The Case against Cameras in Schools

More than half of American schools – and nearly all newly constructed school buildings – have installed surveillance cameras to monitor student behavior.  As the lone holdout in a district enamored of these systems, many were puzzled why I resisted their installation.  Wouldn't they make the school safer?  Wouldn't they assist in discipline?  Wouldn't students behave better if they knew they were being watched?

No, no and no. 

School Safety

Let’s assume first of all that a school does not have the resources to employ someone full time to monitor videos.  I am unaware of any school that does.  Video surveillance is therefore used to investigate problems after the fact.  Administrators flip through stored videos looking for evidence of wrongdoing.  If it’s found, the culprit is brought in, confronted and disciplined.  Columbine High School had video surveillance in 1999 and it did not prevent the tragedy.  The cameras are only an investigatory tool.  

So what is lost?  In a traditional investigation, an administrator would interview the suspected culprit, the victim and witnesses.  The number and type of interactions are important.  If the adult is dismissive of student testimony or shows disrespect for students interviewed, little of long-term value is gained.  But when the adult demonstrates respect and concern for those involved, the school becomes a safer place.  Short-cutting this process may save a few minutes today but may detract from safety in the long run.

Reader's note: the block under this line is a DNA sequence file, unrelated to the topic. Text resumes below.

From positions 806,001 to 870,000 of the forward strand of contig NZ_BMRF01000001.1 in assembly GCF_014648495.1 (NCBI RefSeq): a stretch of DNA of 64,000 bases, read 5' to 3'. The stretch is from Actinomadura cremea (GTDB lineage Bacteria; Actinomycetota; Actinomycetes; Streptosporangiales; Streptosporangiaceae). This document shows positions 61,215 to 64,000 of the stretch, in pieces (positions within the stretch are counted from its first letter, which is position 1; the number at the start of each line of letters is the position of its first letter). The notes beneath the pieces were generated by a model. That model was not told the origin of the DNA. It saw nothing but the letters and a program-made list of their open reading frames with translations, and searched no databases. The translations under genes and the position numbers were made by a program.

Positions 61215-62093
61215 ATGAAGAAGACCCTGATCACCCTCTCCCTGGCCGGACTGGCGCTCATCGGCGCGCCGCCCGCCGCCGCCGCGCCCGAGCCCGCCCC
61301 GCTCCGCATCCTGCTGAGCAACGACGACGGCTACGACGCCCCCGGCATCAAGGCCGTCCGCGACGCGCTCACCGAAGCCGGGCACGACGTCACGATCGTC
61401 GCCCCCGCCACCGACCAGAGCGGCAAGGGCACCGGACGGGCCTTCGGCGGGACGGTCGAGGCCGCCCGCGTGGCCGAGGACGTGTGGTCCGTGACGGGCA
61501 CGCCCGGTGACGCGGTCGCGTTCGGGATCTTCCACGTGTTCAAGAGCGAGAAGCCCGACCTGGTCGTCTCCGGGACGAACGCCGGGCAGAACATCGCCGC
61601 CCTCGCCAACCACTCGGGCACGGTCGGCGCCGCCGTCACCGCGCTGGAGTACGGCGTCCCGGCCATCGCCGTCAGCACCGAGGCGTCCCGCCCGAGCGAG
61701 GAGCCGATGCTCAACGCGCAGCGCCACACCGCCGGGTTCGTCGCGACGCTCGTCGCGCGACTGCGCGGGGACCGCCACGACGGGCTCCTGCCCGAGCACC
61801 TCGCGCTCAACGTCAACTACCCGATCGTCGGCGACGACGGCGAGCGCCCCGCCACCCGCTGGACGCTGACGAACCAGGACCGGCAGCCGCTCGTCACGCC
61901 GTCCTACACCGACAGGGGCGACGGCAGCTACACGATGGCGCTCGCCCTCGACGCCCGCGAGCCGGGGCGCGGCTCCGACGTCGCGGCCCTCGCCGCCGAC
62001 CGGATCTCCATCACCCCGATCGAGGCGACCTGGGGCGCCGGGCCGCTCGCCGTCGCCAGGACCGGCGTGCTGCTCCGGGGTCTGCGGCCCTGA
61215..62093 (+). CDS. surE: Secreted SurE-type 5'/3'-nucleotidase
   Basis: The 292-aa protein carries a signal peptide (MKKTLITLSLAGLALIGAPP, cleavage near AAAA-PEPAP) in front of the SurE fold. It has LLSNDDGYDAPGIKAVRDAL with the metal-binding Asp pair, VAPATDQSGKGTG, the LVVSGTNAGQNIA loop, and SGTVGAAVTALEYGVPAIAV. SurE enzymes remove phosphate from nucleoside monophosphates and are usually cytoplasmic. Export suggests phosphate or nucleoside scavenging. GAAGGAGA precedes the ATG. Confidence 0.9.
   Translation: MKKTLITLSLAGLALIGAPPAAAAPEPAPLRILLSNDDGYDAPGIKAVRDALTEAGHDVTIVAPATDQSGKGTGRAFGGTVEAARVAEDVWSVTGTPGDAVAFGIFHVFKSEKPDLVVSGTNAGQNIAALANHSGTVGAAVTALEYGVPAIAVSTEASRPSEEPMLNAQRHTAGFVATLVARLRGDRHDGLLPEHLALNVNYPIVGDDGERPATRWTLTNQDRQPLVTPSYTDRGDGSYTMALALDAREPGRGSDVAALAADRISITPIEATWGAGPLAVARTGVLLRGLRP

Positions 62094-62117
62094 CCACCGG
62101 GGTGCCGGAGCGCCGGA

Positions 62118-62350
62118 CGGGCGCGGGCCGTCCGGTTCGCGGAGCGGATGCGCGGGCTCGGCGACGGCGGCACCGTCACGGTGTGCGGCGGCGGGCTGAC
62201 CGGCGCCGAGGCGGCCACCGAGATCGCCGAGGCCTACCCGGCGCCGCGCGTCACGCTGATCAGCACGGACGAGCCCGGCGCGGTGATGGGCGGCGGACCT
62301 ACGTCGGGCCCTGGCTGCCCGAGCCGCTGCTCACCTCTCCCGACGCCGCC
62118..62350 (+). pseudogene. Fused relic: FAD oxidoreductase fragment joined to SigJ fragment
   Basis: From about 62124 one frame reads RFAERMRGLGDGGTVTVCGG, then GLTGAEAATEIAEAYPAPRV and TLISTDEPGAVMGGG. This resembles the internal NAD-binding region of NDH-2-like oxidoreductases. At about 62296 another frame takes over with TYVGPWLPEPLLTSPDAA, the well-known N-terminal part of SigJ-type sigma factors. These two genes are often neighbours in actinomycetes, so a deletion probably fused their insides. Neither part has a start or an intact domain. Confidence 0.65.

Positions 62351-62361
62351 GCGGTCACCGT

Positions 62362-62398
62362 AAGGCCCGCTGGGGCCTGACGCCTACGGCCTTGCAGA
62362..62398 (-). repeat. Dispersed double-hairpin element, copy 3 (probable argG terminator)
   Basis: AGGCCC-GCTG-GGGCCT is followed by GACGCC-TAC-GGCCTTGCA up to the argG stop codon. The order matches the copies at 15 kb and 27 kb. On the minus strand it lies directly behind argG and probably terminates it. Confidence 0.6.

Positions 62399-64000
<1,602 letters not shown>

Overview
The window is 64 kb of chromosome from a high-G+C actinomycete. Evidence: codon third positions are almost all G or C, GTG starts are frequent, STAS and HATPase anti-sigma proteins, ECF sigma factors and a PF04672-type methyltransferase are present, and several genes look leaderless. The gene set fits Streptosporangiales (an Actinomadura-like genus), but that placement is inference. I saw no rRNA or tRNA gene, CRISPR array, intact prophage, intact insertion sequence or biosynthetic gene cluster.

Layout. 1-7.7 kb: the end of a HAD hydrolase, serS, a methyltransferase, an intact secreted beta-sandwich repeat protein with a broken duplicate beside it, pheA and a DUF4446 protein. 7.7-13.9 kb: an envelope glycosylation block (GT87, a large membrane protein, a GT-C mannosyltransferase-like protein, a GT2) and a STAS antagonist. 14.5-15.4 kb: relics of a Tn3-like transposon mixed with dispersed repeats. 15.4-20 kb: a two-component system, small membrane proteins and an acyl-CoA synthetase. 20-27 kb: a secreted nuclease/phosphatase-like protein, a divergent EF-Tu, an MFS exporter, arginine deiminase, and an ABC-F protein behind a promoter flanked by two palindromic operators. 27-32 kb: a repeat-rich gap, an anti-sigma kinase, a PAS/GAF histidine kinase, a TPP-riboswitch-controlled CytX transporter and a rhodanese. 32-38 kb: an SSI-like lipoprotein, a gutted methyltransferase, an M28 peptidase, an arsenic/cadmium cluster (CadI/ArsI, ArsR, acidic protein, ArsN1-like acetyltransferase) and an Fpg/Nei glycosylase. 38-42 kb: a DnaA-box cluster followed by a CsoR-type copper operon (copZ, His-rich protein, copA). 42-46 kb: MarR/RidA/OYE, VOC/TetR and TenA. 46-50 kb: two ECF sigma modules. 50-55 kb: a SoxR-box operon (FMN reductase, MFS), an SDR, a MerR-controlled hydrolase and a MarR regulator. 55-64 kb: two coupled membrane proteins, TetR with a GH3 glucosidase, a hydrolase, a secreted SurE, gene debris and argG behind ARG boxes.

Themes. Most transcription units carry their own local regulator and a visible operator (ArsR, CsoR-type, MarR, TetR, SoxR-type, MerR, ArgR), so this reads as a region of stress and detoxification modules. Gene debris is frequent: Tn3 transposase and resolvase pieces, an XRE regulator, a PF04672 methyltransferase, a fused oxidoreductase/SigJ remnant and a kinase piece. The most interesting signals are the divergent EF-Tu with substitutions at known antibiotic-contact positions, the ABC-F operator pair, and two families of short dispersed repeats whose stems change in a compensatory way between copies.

View from a Surveillance Camera
Much more effective than an administrator tied to her computer, searching through videos for incidents, is that same administrator out in the school hallways, cafeteria and classrooms interacting normally with students and observing first hand not only misdeeds but more importantly, the precursors that could spell trouble:  a relationship souring, an angry student, emotions spilling over, loneliness.

School Climate

Researchers have identified the key factors in school climate and the three below are significant:
  • number and quality of interactions between adults and students
  • students’ and teachers’ perception of their school environment
  • feelings of trust and respect for students and teachers

Each of these is affected by surveillance cameras in schools.  Visible administrators and staff enhance school climate.  We need to talk with students – all students, not just those we like best.  The technological surrogate is destructive of a healthy school climate.   

I did some interesting research over the summer on “early leavers” (essentially dropouts) at the three high schools in our district.  Looking at multiple factors in each student’s history, I was surprised that few of our dropouts were among our most frequent discipline problems.  Those students – the ones the assistant principals spent so much time with dealing with misbehavior – tended to complete their diplomas.   I can only hypothesize that the quality and quantity of interaction with a key adult, albeit under not so terrific circumstances, was in fact a key to their success.   What will be the impact of videotapes on this effective system?  

(The key predictor of dropping out was poor attendance.  There can be many reasons for a student’s poor attendance, of course.  But perhaps school climate can play a part in a student’s willingness to attend regularly.)